Large-amplitude internal solitary wave (ISW) shoaling, breaking, and run-up was tracked continuously by a dense and rapidly sampling array spanning depths from 500 m to shore near Dongsha Atoll in the South China Sea. Incident ISW amplitudes ranged between 78 and 146 m with propagation speeds between 1.40 and 2.38 m s−1. The ratio between wave amplitude and a critical amplitude A 0 controlled breaking type and was related to wave speed cp and depth. Fissioning ISWs generated larger trailing elevation waves when the thermocline was deep and evolved into onshore propagating bores in depths near 100 m. Collapsing ISWs contained significant mixing and little upslope bore propagation. Bores contained significant onshore near-bottom kinetic and potential energy flux and significant offshore rundown and relaxation phases before and after the bore front passage, respectively. Bores on the shallow forereef drove bottom temperature variation in excess of 10°C and near-bottom cross-shore currents in excess of 0.4 m s−1. Bores decelerated upslope, consistent with upslope two-layer gravity current theory, though run-up extent Xr was offshore of the predicted gravity current location. Background stratification affected the bore run-up, with Xr farther offshore when the Korteweg–de Vries nonlinearity coefficient α was negative. Fronts associated with the shoaling local internal tide, but equal in magnitude to the soliton-generated bores, were observed onshore of 20-m depth.

Open access
Neil Malan
,
Moninya Roughan
,
Geoffrey J. Stanley
,
Ryan Holmes
, and
Junde Li

Abstract

Cross-shelf transport plays an important role in the heat, salt, and nutrient budgets of the continental shelf. In this study, we quantify cross-shelf volume transport and explore its dynamics within a high-resolution (2.5–6 km) regional ocean model of the East Australian Current (EAC) System, a western boundary current with a high level of mesoscale eddy activity. We find that the largest time-mean cross-shelf flows (>4 Sv per 100 km; 1 Sv ≡ 106 m3 s−1) occur inshore of the coherent western boundary current, between 26° and 30°S, while the strongest time-varying flows occur in the EAC southern extension, poleward of 32°S, associated with mesoscale eddies. Using a novel diagnostic equation derived from the momentum budget we show that the cross-shelf transport is dominated by the baroclinic and geostrophic component of the velocities, as the EAC jet is relatively free to flow over the variable shelfbreak topography. However, topographic interactions are also important and act through the bottom pressure torque term as a secondary driver of cross-shelf transport. The importance of topographic interaction also increases in shallower water inshore of the coherent jet. Downstream of separation, cross-shelf transport is more time-varying and associated with the interaction of mesoscale eddies with the shelf. The identification of the change in nature and drivers of cross-shelf transport in eddy versus jet dominated regimes may be applicable to understanding cross-shelf transport dynamics in other boundary current systems.

Significance Statement

Cross-shelf transport, i.e., the movement of water from the open ocean on or off the continental shelf, is not reported often as it is difficult to measure and model. We demonstrate a simple but effective method to do this and, using an ocean model, apply it to the East Australian Current System and show what drives it. The results show two distinct regimes, which differ depending on which part of the current system you are in. Our results help to place observations of cross-shelf transport in better context and provide a framework within which to consider the transport of other things such as heat and carbon from the open ocean to the continental shelf.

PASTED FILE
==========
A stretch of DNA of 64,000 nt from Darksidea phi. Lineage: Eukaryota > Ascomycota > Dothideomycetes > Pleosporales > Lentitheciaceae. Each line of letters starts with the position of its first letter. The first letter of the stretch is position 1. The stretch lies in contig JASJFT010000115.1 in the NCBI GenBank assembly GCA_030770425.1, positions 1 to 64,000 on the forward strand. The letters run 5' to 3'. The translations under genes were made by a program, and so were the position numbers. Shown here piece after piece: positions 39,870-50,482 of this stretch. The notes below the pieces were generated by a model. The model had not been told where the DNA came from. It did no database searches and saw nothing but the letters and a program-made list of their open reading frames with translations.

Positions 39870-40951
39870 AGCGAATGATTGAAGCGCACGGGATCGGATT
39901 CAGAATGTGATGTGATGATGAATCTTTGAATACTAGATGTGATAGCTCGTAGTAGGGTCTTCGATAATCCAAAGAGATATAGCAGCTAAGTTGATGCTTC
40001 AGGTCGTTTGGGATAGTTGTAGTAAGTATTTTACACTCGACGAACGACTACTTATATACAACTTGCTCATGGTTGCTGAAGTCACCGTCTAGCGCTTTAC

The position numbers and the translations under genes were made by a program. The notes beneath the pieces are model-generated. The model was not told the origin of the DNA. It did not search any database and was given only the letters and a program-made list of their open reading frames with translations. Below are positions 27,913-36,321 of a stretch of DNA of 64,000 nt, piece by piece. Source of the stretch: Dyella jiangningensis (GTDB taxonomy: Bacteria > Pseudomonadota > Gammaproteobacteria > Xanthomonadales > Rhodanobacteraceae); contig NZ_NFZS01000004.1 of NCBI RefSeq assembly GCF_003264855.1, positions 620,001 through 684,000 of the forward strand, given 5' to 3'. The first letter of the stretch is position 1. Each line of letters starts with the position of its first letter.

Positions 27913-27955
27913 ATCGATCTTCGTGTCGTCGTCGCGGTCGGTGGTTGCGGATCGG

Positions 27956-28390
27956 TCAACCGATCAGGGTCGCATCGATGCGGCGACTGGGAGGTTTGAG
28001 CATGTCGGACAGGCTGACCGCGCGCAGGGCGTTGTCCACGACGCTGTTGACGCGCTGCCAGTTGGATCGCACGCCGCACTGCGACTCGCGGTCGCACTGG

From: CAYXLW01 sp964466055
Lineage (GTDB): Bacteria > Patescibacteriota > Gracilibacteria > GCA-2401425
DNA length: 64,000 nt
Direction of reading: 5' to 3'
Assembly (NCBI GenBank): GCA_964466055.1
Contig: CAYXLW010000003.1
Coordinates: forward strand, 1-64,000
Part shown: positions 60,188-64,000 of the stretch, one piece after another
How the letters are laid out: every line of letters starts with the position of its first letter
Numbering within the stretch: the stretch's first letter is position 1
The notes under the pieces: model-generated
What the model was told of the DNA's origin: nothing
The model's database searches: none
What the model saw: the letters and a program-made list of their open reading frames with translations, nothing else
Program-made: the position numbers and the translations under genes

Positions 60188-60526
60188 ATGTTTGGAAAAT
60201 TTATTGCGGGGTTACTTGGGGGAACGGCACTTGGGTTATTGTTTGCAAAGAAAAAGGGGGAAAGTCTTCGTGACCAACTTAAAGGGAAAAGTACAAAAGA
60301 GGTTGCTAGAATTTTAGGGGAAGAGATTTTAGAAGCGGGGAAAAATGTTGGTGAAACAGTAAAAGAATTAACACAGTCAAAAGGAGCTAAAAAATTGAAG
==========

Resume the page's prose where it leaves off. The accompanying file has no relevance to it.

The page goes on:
Open access
Yuval Yevnin
and
Yaron Toledo

Abstract

The paper presents a combined numerical–deep learning (DL) approach for improving wind and wave forecasting. First, a DL model is trained to improve wind velocity forecasts by using past reanalysis data. The improved wind forecasts are used as forcing in a numerical wave forecasting model. This novel approach, used to combine physics-based and data-driven models, was tested over the Mediterranean. The correction to the wind forecast resulted in ∼10% RMSE improvement in both wind velocity and wave height over reanalysis data. This significant improvement is even more substantial at the Aegean Sea when Etesian winds are dominant, improving wave height forecasts by over 35%. The additional computational costs of the DL model are negligible compared to the costs of either the atmospheric or wave numerical model by itself. This work has the potential to greatly improve the wind and wave forecasting models used nowadays by tailoring models to localized seasonal conditions, at negligible additional computational costs.

Significance Statement

Wind and wave forecasting models solve a set of complicated physical equations. Improving forecasting accuracy is usually achieved by using a higher-resolution, empirical coefficients calibration or better physical formulations. However, measurements are rarely used directly to achieve better forecasts, as their assimilation can prove difficult. The presented work bridges this gap by using a data-driven deep learning model to improve wind forecasting accuracy, and the resulting wave forecasting. Testing over the Mediterranean Sea resulted in ∼10% RMSE improvement. Inspecting the Aegean Sea when the Etesian wind is dominant shows an outstanding 35% improvement. This approach has the potential to improve the operational atmospheric and wave forecasting models used nowadays by tailoring models to localized seasonal conditions, at negligible computational costs.

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Lei Liu
and
Huijie Xue

Abstract